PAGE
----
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J Comp Psychol. 1992 Jun;106(2):172-83.

Selection for conditionability in Drosophila melanogaster.

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University of Illinois, Urbana-Champaign.


Successful bidirectional selective breeding of Drosophila melanogaster for excitatory conditionability is reported, using the reliable measures of individual differences (first described by Holliday & Hirsch, 1984, 1986a, 1986b) to test 1,324 animals. Bidirectional selective breeding for good and poor conditioning has produced, respectively, one population in which the percentage of animals showing good conditioning has increased over 25 generations from 19% to 77% and another in which it has decreased over 23 generations to 0%-4%. No increase in a measure of sensitization induced by an unconditioned stimulus (the central excitatory state) accompanied the increase in the percentage of good conditioners in the population selected for good conditioning, whose level of conditioned responding exceeds that of the sensitization measure.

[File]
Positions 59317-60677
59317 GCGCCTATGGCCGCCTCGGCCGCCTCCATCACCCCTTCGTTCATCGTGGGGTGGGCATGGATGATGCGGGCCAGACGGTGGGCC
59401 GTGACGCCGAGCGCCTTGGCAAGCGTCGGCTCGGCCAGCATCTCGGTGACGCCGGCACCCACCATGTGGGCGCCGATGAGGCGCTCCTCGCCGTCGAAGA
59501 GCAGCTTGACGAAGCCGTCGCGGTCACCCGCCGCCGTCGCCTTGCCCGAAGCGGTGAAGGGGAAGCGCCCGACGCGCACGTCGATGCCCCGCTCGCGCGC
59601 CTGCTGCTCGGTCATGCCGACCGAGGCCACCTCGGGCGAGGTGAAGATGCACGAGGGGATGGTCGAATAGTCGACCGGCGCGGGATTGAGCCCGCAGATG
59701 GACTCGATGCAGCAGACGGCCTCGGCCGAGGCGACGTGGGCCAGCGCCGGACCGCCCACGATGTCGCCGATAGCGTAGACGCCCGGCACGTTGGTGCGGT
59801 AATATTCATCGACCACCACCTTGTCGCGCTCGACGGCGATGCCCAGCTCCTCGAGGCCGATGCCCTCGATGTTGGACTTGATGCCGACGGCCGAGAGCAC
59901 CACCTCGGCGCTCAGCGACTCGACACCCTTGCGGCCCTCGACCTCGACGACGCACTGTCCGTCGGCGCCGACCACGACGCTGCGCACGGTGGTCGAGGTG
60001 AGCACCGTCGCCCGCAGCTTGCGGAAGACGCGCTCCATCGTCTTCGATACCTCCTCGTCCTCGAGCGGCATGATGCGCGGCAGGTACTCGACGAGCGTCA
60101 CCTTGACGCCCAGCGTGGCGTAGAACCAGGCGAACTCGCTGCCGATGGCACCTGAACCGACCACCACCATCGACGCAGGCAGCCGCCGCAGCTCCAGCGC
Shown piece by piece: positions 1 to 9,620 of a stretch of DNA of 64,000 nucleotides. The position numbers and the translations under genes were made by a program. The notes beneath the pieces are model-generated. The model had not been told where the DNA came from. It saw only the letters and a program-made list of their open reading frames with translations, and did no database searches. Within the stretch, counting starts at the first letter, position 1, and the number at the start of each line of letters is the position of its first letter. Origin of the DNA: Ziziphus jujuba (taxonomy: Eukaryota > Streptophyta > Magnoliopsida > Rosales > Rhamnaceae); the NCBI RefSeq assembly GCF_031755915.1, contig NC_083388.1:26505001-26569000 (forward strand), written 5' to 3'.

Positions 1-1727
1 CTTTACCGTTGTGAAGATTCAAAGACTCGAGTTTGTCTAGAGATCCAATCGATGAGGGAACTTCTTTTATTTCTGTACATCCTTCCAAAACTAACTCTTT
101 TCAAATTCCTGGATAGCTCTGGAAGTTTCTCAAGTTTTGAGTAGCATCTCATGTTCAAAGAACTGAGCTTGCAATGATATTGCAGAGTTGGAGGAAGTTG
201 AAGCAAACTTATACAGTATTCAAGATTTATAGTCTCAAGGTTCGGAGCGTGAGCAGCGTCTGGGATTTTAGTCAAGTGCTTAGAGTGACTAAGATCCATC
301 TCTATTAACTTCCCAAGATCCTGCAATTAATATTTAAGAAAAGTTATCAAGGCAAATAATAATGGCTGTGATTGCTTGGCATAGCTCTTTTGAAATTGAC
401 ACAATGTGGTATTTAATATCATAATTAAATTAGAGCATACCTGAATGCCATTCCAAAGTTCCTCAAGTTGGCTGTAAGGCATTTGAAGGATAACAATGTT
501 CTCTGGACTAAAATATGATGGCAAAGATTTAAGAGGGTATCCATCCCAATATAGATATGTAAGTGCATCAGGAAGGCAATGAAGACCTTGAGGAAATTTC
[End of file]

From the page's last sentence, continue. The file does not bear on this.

[Indexed for MEDLINE]

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